Decided to separate the two power systems; one to the port ESC and motor and the other the starboard. Hope this will reduce interference between the motor systems. Have also reverted to a remote battery powered Rx rather than the BECC system, again to reduce possible interference. The modifications did not resolve the problems. The squeal and stutter are still present, but much reduced. Sounds rather like a slipping coupling, but as these have been checked many times they can be eliminated. Apart from the squeal and the stutter, everything works well. The squeal /stutter occurs at start up, when it happens the control is returned to neutral, If the motor is immediately reselected, usually the problem goes away and the motor runs up cleanly. It only occurs when both motors are selected at the same time. Either runs up cleanly when selected individually. Interestingly enough, did some research on various Model Boats site and found some references to RF interference, no specific solutions though. Also examined some Aero modeling sites as they use powerful brushless motors with ESCs. There is some history of the problem there. Evidently when the mosfets (?) of the ESCs convert DC to AC, RF interference is generated. It can often be addressed by using ferrite rings on the ESC control leads. My latest ESCs actually have ferrite rings, so the problem must have been anticipated. This might account for the latest reduction in squeal and stutter levels. Am at a loss to think of any other modifications, so decided to conduct a water test. Maybe it is a characteristic of brushless motors, but their control response seems “ragged”, not smooth as with a brushed. Anyway, the squeal and stutter seemed reduced yet again, perhaps the water load damped them down. Was able to start exploring both the performance envelope and the viability of the brushed centre shaft motor. First impressions are that on a 2S battery the performance is fine, but it sparkles on 3S. On 3S the stutter and squeal are more pronounced though. Intend to do further trials but, unless something unexpected occurs, now plan to use 2S power. The centre brushed motor idea works well, this layout seems a good compromise. Will design a simple switching circuit to ensure the brushless motors can selected separately. This will avoid the inadvertent operation of both brushed and brushless unintentionally as they are on the same control stick. The brushed can then be used for low speed operation. Returning to the problem of squeal and stutter – has anybody else experienced this and how was it resolved?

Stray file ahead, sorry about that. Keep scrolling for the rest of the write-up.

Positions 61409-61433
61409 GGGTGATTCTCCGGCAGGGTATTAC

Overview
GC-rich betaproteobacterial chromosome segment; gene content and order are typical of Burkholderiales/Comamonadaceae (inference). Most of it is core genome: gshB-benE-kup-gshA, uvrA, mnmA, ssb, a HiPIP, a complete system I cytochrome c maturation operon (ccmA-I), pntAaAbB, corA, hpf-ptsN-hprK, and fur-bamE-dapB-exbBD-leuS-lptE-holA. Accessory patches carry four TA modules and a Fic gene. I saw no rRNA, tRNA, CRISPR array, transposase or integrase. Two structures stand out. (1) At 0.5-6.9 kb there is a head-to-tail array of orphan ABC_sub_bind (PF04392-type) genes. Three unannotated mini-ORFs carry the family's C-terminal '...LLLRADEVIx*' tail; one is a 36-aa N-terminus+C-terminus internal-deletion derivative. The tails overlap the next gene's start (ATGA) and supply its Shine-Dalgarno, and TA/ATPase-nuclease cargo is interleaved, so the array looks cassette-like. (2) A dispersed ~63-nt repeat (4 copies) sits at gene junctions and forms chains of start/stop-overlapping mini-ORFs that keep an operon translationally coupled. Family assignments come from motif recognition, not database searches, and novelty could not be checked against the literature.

Blog 4 update – Adjustable transom flap using metallic tape did not work. Think the vibration caused flexing and fatigue, so it finally split. Fortunately had established the correct angle, so reproduced the flap arrangement with a fixed thin alloy plate. Much more robust. Have installed the new brushless motors and ESCs. The current layout is brushless motors on the outer propellers and brushed on the centre, all powered by a single 3S Li-Po battery and Rx. Am hoping to commence water trails this week, but have found an issue which was also present with the original brushless motors. When either brushless motor is powered up it operates nicely, however, as soon as the second motor is started either motor “stutters” and a pronounced “squeal” can be heard. The brushed motor is unaffected. Have now tried several ESCs but to no avail, the issue remains. It can be cured though by powering each brushless motor with it's own battery. When this is done everything powers up cleanly and quietly. The obvious solution is to use two Li-Po batteries and abandon the single battery approach. Am reluctant to do this as the model weight will increase yet again. Has anybody experienced this when using twin brushless motors and, if so, how was it resolved?